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Independent Film and the Reshoot

World War Z

in Filmmaking, Production
on Nov 20, 2013

If you ask me what’s the biggest difference between studio and independent productions, I wouldn’t answer the length of the shooting schedule or luxuriousness of the craft service. No, I’d say it’s the ability to do reshoots. While studio films can hone their stories through test screenings and additional photography, changing endings (Fatal Attraction) and even entire third acts (World War Z), too many independents wind up with depleted contingencies and unwilling investors when additional photography needs arise in post.

Producer Rob Cowan wrote about reshoots today at Hollywood Journal, correctly regarding them not as signs of weakness but as tools in directors’ arsenals:

Many people look at the act of reshooting as going backwards – or trying to put a Band-aid on something that’s broken. Or as in golf – a “mulligan” – completely breaking the rules to forgive and forget a botched shot. It’s the opposite in fact. It’s enhancing your project with a better insight into what the film is and what the film needs. It’s one of those rare chances in life where you get to reflect on where you are – take a step to the side and possibly even change course to make something better.

In day to day life, too often we don’t allow ourselves to take that step aside and assess what our goals are – what we’ve built and could do better by being reflective and willing to repair something that isn’t working. When we’re in production, we fire headlong like a freight train on a single track with no ability to look back and see where we came from and little time to make a change in course.

That ability to be reflective, to take in the whole picture and dissect it into the parts that have made the whole is an essential part of filmmaking. That chance to change those parts, polish them up a bit – or re-evaluate what is necessary and what is not, and being bold enough to make a change is basically the act of reshooting.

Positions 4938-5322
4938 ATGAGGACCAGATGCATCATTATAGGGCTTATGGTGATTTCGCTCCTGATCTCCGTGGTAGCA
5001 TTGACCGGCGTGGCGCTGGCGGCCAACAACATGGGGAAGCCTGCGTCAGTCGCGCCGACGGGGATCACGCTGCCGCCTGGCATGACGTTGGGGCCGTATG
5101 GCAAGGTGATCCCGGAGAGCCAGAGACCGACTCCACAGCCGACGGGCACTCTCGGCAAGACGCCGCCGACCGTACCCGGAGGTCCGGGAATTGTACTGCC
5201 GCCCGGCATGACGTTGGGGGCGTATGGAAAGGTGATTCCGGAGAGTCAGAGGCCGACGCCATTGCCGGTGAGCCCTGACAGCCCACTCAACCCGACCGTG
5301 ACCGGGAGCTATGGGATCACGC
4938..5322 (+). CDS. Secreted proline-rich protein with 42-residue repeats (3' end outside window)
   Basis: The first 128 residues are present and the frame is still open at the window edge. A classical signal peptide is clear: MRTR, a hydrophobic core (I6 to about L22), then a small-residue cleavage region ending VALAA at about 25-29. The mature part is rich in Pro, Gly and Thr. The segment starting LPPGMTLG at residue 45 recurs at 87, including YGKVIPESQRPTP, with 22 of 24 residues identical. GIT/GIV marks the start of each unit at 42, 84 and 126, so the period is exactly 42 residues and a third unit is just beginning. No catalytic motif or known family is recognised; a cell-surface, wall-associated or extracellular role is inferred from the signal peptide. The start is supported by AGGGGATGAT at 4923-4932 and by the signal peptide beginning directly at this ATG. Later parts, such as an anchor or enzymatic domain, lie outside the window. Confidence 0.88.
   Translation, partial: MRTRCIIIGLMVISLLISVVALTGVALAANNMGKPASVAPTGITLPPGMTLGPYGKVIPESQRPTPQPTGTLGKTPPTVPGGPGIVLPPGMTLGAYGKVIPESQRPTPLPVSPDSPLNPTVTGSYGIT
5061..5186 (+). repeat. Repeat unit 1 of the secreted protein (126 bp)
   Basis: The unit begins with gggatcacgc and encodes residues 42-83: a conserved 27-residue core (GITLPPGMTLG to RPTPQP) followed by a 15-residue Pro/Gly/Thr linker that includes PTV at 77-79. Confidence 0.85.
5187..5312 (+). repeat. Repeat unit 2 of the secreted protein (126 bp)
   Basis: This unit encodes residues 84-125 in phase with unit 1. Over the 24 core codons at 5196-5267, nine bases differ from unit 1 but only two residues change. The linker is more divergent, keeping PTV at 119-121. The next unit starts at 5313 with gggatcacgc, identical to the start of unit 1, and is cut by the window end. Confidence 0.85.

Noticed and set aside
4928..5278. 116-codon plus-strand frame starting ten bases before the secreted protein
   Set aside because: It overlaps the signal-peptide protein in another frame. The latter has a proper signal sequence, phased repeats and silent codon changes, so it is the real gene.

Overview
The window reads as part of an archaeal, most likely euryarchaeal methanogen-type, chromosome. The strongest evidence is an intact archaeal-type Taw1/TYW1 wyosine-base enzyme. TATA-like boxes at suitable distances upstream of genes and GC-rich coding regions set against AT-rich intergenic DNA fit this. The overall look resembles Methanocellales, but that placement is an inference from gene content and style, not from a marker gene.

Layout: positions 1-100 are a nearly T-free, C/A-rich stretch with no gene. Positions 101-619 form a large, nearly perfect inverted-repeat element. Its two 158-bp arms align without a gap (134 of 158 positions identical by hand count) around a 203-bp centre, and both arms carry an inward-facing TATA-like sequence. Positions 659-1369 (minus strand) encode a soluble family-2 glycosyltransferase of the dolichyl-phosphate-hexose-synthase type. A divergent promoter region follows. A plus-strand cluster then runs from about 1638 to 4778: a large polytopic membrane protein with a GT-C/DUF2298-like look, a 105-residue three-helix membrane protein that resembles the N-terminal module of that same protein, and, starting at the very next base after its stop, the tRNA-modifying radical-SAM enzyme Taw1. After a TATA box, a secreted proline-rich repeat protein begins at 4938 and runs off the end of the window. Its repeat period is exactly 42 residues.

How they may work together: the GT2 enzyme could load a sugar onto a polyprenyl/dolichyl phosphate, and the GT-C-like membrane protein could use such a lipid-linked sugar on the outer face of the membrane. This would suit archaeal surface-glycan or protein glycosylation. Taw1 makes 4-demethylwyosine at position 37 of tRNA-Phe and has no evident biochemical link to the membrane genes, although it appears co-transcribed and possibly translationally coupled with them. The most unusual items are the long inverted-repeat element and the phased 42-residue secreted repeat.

As a producer, I’ve done several reshoots, and in all cases they’ve been enormously helpful. One was the final scene in a film with an ending that, when it played before test audiences, was just too abrupt. Yes, everything was wrapped up, but we were missing the grace note that would allow the audience to compose themselves and process what they had just seen. We filmed a “six weeks later” scene that did just that. (Very early in my career I had the same problem on another picture without the budget for reshoots; on that one, we had to resort to optical trickery — slow motion and the like — to elongate a climactic fight scene that was just wasn’t covered enough. It wasn’t an ideal solution, and I learned from it.) On another film, we did reshoots because we forgot Francis Ford Coppola’s famous dictum about always shooting your characters with their back to the camera and on the telephone. That’s a sure-fire way to get yourself out of a narrative jam in post; lacking those scenes, we shot them, and all the actors smoked cigarettes to hide the fact that the weather had changed and steam was coming from their mouths in the cold.

On yet another picture, this one with a sub-$1 million budget, the demand for reshoots came from the director. He was quite precise about what he needed to do, which was to shoot some very small connecting scenes that would fill in additional emotional beats. And, one scene would be reshot to cut from the film an actor who wasn’t as strong as the rest of the cast. The financier was skeptical because the cut was already very strong. The director persisted, however, and he did an output of the film with title card slugs explaining the to-be-shot beats at their various points in the movie. We did the reshoots, and even though their moments were small they added a lot. I always look back on that film and realize that even when a film is good you can usually do something to make it just a bit better.

So, remember to budget reshoots. As well as save your wardrobe, key props, and not to piss off your location owners. You may need to go back in, and there’s no shame in that.

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